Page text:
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rragan

GA experiment on inactive owners analysis

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Re: https://www.geocaching.com/help/index.php?pg=kb.chapter&id=38&pgid=946

 

Per GGA folk, there has been no real outcry which I found curious. So, time to look at the data. 
 

I did an extraction of Disabled caches in GA. Then filtered the log text in Cachly to find those with the unique disable warning from HQ. I did some exploration of the data set of 208 caches and this is what I found. 


Estimate from GA friend that around 900 were initially disabled for inactive owners. This is out of 13,624 caches in Georgia.  Most were rescued by action of owner I guess since only 208 remained when I grabbed the set

Of those 208
192 Traditionals
10 Mysteries
6 Multis

 

18 were high Terrain (T4-T5)
I sampled some others that looked interesting (there are likely others but I looked at high D ones and high T ones. )
Some rare combos like D1/T5 GC1GGKB which continues to be found
GC2HVEW still being found D4/T5
GC1N2PJ A Baker’s Dozen Challenge Cache - Georgia D5/T2 still being found 
GC3HW2J 42481 D4/T3.5 Regularly found No DNFs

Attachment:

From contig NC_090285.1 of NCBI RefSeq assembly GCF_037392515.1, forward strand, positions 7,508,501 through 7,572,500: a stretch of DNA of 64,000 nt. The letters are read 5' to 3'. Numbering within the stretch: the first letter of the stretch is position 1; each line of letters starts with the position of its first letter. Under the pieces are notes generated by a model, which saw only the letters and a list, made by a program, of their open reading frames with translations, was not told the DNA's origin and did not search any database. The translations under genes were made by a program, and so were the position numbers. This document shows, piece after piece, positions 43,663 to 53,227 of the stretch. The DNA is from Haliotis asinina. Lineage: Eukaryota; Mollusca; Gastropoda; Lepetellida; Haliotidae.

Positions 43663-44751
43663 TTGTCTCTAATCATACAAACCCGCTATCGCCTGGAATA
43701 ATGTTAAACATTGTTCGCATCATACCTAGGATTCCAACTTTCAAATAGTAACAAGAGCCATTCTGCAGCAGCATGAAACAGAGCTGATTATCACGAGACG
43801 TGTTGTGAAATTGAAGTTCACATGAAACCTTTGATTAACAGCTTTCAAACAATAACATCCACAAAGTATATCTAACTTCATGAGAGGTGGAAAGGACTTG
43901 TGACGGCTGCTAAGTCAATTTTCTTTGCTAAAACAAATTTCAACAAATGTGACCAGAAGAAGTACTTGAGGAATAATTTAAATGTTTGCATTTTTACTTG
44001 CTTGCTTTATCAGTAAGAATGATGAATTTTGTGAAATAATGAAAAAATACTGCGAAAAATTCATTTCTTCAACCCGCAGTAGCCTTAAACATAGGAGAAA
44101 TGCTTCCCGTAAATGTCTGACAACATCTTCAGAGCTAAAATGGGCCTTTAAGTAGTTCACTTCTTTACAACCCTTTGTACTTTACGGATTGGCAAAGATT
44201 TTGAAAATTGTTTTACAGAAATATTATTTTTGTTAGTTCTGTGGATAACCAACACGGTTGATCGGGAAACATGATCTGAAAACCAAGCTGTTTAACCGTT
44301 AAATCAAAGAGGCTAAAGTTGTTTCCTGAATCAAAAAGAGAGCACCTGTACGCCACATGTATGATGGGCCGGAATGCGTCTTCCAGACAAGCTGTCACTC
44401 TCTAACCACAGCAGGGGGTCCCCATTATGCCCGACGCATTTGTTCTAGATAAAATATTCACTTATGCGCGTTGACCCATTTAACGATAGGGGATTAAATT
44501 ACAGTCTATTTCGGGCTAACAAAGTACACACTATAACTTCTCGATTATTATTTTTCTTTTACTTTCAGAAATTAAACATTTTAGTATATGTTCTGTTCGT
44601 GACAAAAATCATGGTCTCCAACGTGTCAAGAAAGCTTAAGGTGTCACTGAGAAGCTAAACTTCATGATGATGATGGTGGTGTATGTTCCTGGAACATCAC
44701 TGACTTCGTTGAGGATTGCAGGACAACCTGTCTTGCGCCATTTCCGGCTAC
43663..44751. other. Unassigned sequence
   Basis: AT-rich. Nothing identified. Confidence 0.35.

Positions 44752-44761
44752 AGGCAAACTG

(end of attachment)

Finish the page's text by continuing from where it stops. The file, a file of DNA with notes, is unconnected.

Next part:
GC2M0GX Belly of the Beast D3/T2 Several instances of community repair but regularly visited
GC5963X DEAD PRESIDENTS D3/T1.5 Mystery Regular finds right up to end of 2019
GC1RZBG my first series cache #1 D3.5/T4.5 still being found regularly (last surviving cache of 4 created)

 

Counts By Year Placed
2004 3
2005 12
2006 13
2007 18
2008 18
2009 27
2010 26
2011 39
2012 29
2013 13
2014 10
2015 8

 

The 208 caches have 149 unique owners
Of those
1 has 5 caches
1 has 3 caches
6 have 2 caches
All the rest only have 1 cache

 

Initial conclusions
-Sleeping owners woke up and acted on many of them
-The majority of the caches belong to owners with only 1 cache or only one remaining of the handful they published (rest are archived already). These folks are gone. 
-Community maintenance is keeping some of them alive. Likely for DT combos people need

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44 minutes ago, rragan said:

-Sleeping owners woke up and acted on many of them
-The majority of the caches belong to owners with only 1 cache or only one remaining of the handful they published (rest are archived already). These folks are gone. 

 

Interesting stats!

 

Locals have adopted some of the caches that developed warnings or which otherwise are in danger of being archived. I can't tell who suggests the adoptions, but I know at least a couple of COs don't receive site email and don't check the site. So those cases for sure are someone reaching out to the inactive cachers, who are still around but have other priorities now.

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6 hours ago, rragan said:

Estimate from GA friend that around 900 were initially disabled for inactive owners. This is out of 13,624 caches in Georgia.  Most were rescued by action of owner I guess since only 208 remained when I grabbed the set